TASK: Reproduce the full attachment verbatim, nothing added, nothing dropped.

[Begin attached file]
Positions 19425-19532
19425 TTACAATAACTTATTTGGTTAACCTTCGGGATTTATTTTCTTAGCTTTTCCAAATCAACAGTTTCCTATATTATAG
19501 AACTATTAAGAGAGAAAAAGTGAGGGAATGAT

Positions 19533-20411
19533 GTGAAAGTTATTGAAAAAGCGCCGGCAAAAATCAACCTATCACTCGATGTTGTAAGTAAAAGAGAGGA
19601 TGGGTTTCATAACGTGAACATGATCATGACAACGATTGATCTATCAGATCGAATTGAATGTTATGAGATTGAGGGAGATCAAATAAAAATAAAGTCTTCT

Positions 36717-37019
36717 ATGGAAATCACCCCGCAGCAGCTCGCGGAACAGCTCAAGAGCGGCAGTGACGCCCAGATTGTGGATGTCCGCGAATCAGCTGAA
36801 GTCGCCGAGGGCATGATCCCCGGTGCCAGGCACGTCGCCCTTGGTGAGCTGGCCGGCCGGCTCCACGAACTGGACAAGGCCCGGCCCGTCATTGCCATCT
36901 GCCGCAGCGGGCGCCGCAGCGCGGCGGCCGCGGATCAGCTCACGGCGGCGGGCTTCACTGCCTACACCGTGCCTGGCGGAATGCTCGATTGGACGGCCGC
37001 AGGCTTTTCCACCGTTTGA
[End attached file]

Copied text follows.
Positions 19425-19532
19425 TTACAATAACTTATTTGGTTAACCTTCGGGATTTATTTTCTTAGCTTTTCCAAATCAACAGTTTCCTATATTATAG
19501 AACTATTAAGAGAGAAAAAGTGAGGGAATGAT

Positions 19533-20411
19533 GTGAAAGTTATTGAAAAAGCGCCGGCAAAAATCAACCTATCACTCGATGTTGTAAGTAAAAGAGAGGA
19601 TGGGTTTCATAACGTGAACATGATCATGACAACGATTGATCTATCAGATCGAATTGAATGTTATGAGATTGAGGGAGATCAAATAAAAATAAAGTCTTCT

Positions 36717-37019
36717 ATGGAAATCACCCCGCAGCAGCTCGCGGAACAGCTCAAGAGCGGCAGTGACGCCCAGATTGTGGATGTCCGCGAATCAGCTGAA
36801 GTCGCCGAGGGCATGATCCCCGGTGCCAGGCACGTCGCCCTTGGTGAGCTGGCCGGCCGGCTCCACGAACTGGACAAGGCCCGGCCCGTCATTGCCATCT
36901 GCCGCAGCGGGCGCCGCAGCGCGGCGGCCGCGGATCAGCTCACGGCGGCGGGCTTCACTGCCTACACCGTGCCTGGCGGAATGCTCGATTGGACGGCCGC
37001 AGGCTTTTCCACCGTTTGA